Jump directly to the Content

Serving Immigrants Saved Our Church

How welcoming in the stranger revived a declining congregation.
Serving Immigrants Saved Our Church

There's a reel of 8mm film shot in 1961 that follows a parade of members of the Church of the Nazarene in Iowa City as they move from their downtown church to a newly constructed facility on property expected to become an upscale, growing community. With few exceptions, the faces in that procession were middle-class whites confident that this fashionable church building would be a legacy for children and grandchildren for generations to come.

By 2002, however, an aging remnant was confronted with dwindling attendance, and they were frightened by the prospect of losing their religious and cultural identity in an increasingly diverse neighborhood, now designated by city officials as "blighted."

The remaining members sensed that their original mission had stagnated and lost focus. Having invested a good portion of their lives in this church, these determined members expressed a willingness to take the risk and adopt a new vision to be the church in this changing context. ...

Subscriber access only You have reached the end of this Article Preview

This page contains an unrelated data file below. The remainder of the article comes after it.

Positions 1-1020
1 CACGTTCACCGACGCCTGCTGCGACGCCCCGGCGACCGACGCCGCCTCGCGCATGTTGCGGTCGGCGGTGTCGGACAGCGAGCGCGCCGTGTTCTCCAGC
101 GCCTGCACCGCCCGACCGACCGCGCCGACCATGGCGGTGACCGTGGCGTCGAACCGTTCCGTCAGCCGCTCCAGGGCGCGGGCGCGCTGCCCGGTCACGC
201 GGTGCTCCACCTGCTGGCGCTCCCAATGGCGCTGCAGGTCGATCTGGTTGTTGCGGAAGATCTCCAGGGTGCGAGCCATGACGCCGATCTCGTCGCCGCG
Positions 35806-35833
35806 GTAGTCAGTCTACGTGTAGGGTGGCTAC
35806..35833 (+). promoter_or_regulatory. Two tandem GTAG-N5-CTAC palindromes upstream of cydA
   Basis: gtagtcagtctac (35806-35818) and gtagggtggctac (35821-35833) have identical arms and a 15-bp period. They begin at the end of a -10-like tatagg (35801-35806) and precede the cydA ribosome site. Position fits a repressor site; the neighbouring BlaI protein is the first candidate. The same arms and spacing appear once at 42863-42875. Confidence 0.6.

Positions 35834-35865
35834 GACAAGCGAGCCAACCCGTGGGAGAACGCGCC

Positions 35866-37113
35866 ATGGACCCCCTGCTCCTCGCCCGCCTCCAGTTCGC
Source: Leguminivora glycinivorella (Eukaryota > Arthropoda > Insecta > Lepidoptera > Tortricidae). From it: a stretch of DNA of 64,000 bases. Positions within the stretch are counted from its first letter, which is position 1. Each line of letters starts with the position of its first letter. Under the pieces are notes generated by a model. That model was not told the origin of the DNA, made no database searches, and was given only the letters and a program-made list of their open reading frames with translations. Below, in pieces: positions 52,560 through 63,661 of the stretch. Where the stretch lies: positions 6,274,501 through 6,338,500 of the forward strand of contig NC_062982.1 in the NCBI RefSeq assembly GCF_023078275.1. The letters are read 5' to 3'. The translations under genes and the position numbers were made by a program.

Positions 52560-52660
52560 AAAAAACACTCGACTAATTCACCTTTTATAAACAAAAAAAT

To continue reading, subscribe to Christianity Today magazine. Subscribers have full digital access to CT Pastors articles.

Homepage Subscription Panel

Read These Next

Related
When to Give Your Church Staff a Raise
When to Give Your Church Staff a Raise
Five guidelines to evaluate your staff.
From the Magazine
God Uses Changing Climates to Change Societies
God Uses Changing Climates to Change Societies
In the Bible and in history, crises in creation can lead to reformation.
Editor's Pick
Can This Texas Pastor Lay Hands on an Inmate During Execution?
Can This Texas Pastor Lay Hands on an Inmate During Execution?
Q&A with SBC minister Dana Moore on the power of prayer in a state death chamber.
close